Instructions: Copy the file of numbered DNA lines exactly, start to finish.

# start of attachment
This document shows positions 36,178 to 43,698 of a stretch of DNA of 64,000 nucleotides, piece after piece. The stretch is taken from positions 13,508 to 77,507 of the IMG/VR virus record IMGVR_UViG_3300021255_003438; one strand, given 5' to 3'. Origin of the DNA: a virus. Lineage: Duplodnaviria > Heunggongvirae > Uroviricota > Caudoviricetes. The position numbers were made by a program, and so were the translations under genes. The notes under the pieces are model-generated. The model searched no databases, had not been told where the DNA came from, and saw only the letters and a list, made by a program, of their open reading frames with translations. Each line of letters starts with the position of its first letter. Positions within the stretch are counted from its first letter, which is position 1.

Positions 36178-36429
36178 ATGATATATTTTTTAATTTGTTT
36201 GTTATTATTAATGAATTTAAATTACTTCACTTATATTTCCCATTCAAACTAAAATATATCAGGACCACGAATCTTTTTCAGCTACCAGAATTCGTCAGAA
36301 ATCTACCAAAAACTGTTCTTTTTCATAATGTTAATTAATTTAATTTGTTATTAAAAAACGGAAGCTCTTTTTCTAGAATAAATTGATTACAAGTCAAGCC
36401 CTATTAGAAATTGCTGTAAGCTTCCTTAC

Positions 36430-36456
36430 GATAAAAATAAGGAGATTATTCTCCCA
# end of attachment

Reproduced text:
This document shows positions 36,178 to 43,698 of a stretch of DNA of 64,000 nucleotides, piece after piece. The stretch is taken from positions 13,508 to 77,507 of the IMG/VR virus record IMGVR_UViG_3300021255_003438; one strand, given 5' to 3'. Origin of the DNA: a virus. Lineage: Duplodnaviria > Heunggongvirae > Uroviricota > Caudoviricetes. The position numbers were made by a program, and so were the translations under genes. The notes under the pieces are model-generated. The model searched no databases, had not been told where the DNA came from, and saw only the letters and a list, made by a program, of their open reading frames with translations. Each line of letters starts with the position of its first letter. Positions within the stretch are counted from its first letter, which is position 1.

Positions 36178-36429
36178 ATGATATATTTTTTAATTTGTTT
36201 GTTATTATTAATGAATTTAAATTACTTCACTTATATTTCCCATTCAAACTAAAATATATCAGGACCACGAATCTTTTTCAGCTACCAGAATTCGTCAGAA
36301 ATCTACCAAAAACTGTTCTTTTTCATAATGTTAATTAATTTAATTTGTTATTAAAAAACGGAAGCTCTTTTTCTAGAATAAATTGATTACAAGTCAAGCC
36401 CTATTAGAAATTGCTGTAAGCTTCCTTAC

Positions 36430-36456
36430 GATAAAAATAAGGAGATTATTCTCCCA